2 MIN READ | Events

Call for Papers: Charitable Food Provision as an Emergency Response

Events

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Events, (2018, May 16). Call for Papers: Charitable Food Provision as an Emergency Response. Psychreg on Events. https://www.psychreg.org/charitable-food-provision/
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Call for Papers
‘Charitable food provision as an emergency response: Sharing evidence from Canada, the USA, and the UK’
Impact Hub Birmingham
05–06 November 2018

The event is a free-of-charge, two-day event entitled ‘Charitable food provision as an emergency response: sharing evidence from Canada, the USA, and the UK’ at the Impact Hub Birmingham on 5th and 6th November 2018.

Together with contributions from 20 early career researchers (If you identify yourself as an ECR, that will do), short, focused sessions will be held alongside interactive participatory workshops.

Confirmed speakers include:

  • Mariana Chilton (Drexel University) and Sherita Mouzon, Witnesses to Hunger (Philadelphia)
  • Alison Cohen (Why Hunger New York) and Andy Fisher (Author of Big Hunger)
  • Graham Riches (University of British Columbia)
  • Jan Poppendieck (City University of New York; Author of Sweet Charity)
  • Elaine Power (Queen’s University, Canada)
  • Jack Monroe (Food Writer, Journalist, and Activist)
  • A Menu for Change
  • Independent Food Aid Network
  • End Hunger UK
  • Garry Lemon (Trussell Trust)

In the past five years in the UK, we have seen a steep rise in the number of people seeking emergency food aid in the form of charitable provision, signalling permanence to the existence of food banks. In Canada and the US, there is a much longer history of charitable food provision. There is an urgent need to engage with what can be learned from the transatlantic context here in the UK, and vice versa. This event will bring together 40 people from academia, charities and third sector organisations, experts by experience, activists,, and grassroots organisations. A total of 20 ECRs are invited to present their research, focusing on topics including, but not limited to:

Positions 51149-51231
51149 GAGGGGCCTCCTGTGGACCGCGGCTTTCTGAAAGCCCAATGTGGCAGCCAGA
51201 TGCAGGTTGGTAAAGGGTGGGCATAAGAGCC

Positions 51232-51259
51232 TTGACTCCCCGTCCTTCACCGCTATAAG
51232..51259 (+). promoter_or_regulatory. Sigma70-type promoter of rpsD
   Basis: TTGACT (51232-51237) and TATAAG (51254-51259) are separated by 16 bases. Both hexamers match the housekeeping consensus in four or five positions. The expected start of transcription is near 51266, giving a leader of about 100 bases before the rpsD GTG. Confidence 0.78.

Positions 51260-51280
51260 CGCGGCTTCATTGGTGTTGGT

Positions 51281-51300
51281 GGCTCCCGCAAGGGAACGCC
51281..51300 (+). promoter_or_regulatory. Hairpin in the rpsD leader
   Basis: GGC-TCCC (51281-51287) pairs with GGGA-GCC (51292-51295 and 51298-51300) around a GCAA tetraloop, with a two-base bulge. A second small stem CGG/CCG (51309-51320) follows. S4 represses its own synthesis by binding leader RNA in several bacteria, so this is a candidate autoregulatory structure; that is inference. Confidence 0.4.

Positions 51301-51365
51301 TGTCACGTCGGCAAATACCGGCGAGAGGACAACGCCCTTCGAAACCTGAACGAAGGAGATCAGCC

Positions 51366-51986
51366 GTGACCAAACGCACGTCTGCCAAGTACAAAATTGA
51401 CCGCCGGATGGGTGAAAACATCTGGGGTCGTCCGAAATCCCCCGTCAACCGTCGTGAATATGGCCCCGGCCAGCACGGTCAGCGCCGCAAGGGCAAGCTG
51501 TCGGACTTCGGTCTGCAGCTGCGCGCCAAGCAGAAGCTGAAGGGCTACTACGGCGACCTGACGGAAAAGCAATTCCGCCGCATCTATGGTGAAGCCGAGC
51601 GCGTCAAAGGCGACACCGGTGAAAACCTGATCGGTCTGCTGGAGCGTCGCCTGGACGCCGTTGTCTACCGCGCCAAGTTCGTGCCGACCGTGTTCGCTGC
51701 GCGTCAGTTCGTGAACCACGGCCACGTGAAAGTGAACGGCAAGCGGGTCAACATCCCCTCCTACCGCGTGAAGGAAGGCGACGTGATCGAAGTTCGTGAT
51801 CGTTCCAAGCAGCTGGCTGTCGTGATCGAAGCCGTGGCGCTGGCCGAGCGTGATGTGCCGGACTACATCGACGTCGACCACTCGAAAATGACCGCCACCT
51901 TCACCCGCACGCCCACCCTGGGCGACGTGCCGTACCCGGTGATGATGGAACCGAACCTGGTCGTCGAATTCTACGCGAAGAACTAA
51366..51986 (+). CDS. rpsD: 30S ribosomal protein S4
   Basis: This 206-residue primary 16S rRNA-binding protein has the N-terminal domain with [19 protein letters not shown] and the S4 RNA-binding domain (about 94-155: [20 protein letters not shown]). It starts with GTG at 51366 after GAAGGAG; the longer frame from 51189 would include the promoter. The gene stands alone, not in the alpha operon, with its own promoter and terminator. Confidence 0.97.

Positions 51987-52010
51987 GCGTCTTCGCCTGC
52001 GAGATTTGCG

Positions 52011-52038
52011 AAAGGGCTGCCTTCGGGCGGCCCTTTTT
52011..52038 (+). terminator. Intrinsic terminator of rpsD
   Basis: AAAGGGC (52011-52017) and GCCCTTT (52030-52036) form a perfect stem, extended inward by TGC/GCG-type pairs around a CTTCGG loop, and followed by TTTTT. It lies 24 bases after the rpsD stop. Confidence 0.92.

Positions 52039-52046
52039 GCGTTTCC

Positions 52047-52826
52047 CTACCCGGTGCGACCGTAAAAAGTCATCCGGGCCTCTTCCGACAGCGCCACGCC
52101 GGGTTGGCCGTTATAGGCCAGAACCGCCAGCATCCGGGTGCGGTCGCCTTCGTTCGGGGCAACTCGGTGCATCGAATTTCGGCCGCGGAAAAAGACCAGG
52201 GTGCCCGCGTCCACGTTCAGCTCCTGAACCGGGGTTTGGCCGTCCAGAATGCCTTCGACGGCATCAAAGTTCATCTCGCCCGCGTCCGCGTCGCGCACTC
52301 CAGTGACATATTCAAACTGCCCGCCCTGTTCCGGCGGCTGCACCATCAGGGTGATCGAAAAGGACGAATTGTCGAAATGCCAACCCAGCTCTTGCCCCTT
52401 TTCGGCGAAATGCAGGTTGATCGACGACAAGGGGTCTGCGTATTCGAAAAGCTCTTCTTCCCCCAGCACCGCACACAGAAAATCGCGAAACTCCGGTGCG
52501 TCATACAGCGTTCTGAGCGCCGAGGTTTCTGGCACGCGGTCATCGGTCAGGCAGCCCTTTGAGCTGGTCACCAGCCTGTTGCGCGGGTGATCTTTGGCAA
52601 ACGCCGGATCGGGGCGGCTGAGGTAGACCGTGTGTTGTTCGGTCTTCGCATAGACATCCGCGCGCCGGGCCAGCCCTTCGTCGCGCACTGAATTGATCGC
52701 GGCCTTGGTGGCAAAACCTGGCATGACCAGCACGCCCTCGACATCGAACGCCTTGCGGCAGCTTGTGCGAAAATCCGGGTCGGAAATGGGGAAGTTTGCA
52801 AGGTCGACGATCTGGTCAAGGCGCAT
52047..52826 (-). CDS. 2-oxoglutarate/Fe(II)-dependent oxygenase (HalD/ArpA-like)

• Measuring food insecurity
  • Community-based approaches
  • Lived experiences of food poverty and insecurity
  • Intersectionality of access to food security
  • Corporations and the food bank model
  • Defining and measuring ‘institutionalisation’
  • What are the key similarities / differences between the geographical contexts?
  • Going forward, how can we best address the entrenchment of charitable provision?

As well as providing opportunities for collaboration in a small and focused setting, the workshop will involve a ‘mentoring scheme’ to support early career academics. To ensure there are no barriers to attendance, rail travel and one night’s accommodation will be covered.

People interested in taking part should submit a title and short abstract (maximum of 200 words) directly to k.garthwaite@bham.ac.uk by midnight on 06 July 2018. Notifications of acceptance will be received by 25 July 2018.

 


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